The discovery of leptin has enhanced understanding of the interrelationship between adipose energy stores and neuronal circuits in the brain involved in energy balance and regulation of the neuroendocrine axis. Leptin levels are dependent on the status of fat stores as well as changes in energy balance as a result of fasting and overfeeding. Although leptin was initially thought to serve mainly as an anti-satiety hormone, recent studies have shown that it mediates the adaptation to fasting. Furthermore, leptin has been implicated in the regulation of the reproductive, thyroid, growth hormone, and adrenal axes, independent of its role in energy balance. Although it is widely known that leptin acts on hypothalamic neuronal targets to regulate energy balance and neuroendocrine function, the specific neuronal populations mediating leptin action on feeding behavior and autonomic and neuroendocrine function are not well understood. In this review, we have discussed how leptin engages arcuate hypothalamic neurons expressing putative orexigenic peptides, e.g., neuropeptide Y and agouti-regulated peptide, and anorexigenic peptides, e.g., pro-opiomelanocortin (precursor of alpha-melanocyte-stimulating hormone) and cocaine- and amphetamine-regulated transcript. We show that leptin's effects on energy balance and the neuroendocrine axis are mediated by projections to other hypothalamic nuclei, e.g., paraventricular, lateral, and perifornical areas, as well as other sites in the brainstem, spinal cord, and cortical and subcortical regions. Copyright 2000 Academic Press.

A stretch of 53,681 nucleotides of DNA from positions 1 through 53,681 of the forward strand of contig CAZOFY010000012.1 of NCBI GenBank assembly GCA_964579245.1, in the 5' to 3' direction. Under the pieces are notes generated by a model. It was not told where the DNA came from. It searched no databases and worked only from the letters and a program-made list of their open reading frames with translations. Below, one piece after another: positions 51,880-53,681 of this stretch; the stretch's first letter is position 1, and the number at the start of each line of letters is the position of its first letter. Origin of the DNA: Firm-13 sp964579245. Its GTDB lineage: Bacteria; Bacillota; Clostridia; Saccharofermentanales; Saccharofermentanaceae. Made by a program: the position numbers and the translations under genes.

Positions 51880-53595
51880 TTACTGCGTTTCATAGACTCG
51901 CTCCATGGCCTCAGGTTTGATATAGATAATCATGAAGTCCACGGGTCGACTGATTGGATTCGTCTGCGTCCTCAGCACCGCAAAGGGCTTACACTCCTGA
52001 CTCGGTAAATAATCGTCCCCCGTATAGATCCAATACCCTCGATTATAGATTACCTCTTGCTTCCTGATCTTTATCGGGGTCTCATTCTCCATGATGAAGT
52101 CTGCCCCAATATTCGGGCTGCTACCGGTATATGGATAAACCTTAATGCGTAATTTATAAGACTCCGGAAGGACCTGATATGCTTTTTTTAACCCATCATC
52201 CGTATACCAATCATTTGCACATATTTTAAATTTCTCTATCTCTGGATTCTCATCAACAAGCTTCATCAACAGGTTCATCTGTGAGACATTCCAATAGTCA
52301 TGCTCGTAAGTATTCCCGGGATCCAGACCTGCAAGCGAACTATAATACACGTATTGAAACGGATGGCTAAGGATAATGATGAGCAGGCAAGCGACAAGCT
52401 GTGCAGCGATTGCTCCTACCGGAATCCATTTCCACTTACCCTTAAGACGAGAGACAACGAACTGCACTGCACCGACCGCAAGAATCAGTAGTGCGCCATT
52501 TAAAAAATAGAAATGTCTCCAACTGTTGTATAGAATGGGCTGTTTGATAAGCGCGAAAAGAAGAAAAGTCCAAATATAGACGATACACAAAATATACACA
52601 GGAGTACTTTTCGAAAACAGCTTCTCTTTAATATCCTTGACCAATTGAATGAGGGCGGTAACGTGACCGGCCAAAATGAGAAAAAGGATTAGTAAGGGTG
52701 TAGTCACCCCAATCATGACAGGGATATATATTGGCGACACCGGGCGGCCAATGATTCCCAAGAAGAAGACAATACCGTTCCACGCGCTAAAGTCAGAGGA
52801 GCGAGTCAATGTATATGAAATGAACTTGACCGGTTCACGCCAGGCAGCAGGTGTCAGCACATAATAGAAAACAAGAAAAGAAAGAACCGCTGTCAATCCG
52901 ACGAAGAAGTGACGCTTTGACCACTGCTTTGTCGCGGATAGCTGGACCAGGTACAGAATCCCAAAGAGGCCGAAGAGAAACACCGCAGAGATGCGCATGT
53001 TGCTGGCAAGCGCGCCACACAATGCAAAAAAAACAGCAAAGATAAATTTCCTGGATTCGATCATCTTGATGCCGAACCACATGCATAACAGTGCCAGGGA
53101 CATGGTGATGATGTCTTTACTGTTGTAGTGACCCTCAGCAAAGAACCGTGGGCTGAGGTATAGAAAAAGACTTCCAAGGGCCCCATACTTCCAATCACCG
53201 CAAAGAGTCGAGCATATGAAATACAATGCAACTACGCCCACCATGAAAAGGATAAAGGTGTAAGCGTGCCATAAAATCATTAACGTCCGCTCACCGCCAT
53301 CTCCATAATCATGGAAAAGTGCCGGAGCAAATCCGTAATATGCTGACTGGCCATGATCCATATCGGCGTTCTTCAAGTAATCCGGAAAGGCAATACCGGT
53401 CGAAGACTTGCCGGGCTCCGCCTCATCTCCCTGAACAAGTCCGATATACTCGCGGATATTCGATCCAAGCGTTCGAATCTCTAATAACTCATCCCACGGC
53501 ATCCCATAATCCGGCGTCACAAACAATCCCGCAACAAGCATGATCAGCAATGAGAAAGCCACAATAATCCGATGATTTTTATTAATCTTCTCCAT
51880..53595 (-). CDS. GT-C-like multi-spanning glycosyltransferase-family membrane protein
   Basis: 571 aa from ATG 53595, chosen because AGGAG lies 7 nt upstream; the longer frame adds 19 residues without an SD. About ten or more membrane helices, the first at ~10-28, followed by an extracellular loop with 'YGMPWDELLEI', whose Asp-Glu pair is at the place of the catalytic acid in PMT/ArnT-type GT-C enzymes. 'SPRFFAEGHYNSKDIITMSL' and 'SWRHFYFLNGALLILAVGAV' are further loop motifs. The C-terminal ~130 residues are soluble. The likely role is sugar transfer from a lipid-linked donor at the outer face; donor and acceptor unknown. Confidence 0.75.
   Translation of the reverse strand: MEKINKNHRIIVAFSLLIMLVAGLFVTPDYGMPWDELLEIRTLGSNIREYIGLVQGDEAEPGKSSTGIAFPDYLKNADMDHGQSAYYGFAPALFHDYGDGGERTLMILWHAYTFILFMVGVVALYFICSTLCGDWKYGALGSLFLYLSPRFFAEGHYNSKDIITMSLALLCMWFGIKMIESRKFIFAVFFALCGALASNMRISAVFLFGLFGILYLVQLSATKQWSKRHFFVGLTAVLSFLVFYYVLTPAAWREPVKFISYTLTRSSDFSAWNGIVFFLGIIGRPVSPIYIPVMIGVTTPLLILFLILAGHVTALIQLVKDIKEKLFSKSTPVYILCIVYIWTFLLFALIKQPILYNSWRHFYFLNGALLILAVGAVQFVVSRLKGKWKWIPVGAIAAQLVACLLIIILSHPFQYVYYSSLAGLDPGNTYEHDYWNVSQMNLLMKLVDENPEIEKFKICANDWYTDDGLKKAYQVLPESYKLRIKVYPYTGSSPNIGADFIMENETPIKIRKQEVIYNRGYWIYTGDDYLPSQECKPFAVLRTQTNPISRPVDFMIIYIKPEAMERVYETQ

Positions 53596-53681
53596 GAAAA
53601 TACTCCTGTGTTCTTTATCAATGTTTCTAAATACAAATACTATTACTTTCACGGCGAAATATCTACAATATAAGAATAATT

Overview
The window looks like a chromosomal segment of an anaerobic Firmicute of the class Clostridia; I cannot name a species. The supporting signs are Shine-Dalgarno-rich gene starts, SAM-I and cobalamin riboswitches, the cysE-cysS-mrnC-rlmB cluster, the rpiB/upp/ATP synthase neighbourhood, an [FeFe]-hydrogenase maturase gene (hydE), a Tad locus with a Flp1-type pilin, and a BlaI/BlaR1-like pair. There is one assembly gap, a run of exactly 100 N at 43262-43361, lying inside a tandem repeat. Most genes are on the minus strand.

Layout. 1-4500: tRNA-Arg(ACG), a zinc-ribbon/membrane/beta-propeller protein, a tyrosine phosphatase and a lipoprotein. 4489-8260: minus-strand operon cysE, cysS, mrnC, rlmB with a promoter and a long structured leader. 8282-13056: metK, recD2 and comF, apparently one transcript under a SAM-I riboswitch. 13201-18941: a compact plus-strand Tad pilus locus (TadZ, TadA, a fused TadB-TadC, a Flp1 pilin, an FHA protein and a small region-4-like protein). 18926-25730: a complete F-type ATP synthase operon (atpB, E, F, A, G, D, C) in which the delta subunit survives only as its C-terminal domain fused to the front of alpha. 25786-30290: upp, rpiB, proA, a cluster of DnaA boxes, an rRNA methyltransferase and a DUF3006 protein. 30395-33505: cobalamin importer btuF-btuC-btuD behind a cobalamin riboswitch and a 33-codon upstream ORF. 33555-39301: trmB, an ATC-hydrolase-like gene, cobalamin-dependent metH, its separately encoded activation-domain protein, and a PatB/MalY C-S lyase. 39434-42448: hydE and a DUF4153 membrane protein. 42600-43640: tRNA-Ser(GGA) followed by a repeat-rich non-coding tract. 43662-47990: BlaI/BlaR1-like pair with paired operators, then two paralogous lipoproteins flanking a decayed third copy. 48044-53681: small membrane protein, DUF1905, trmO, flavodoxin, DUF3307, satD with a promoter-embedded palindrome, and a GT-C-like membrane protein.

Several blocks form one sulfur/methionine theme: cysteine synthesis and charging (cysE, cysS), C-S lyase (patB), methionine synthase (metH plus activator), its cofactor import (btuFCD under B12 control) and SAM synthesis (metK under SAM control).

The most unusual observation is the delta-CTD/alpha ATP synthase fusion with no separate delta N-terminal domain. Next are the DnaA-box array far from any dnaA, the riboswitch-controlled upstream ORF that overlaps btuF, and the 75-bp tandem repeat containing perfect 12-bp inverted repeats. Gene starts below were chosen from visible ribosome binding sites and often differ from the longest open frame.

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            Ghrelin--a hormone with multiple functions.

            Ghrelin is brain-gut peptide with growth hormone-releasing and appetite-inducing activities. It is mainly secreted from the stomach mucosa but it is also expressed widely in different tissues and therefore may have both endocrine and paracrine effects. Ghrelin is the endogenous ligand of the G protein-coupled growth hormone secretagogue receptor. In the current review we comprehensively summarize (i) the data available regarding the structure, expression pattern and regulation of ghrelin and its receptor; (ii) the available information regarding the effect of ghrelin on the pituitary hormone axis, appetite regulation, cardiac and gastrointestinal function, carbohydrate metabolism, adipose and reproductive tissue, cell proliferation and behavioral effects; (iii) experimental and clinical data regarding circulating ghrelin levels observed in various physiological and pathological conditions; and (iv) data on gene variations of ghrelin and its receptor. It is apparent that ghrelin is involved in many more processes than originally envisaged, and in particular appears to have relatively less relevance to growth hormone physiology and more to the regulation of energy fluxes in the organism. Increasing data link ghrelin to the overall control of energy use and flow in situations where there is a limitation of energy sources and ghrelin appears to play a pivotal role in energy homeostasis. Copyright 2004 Elsevier Inc.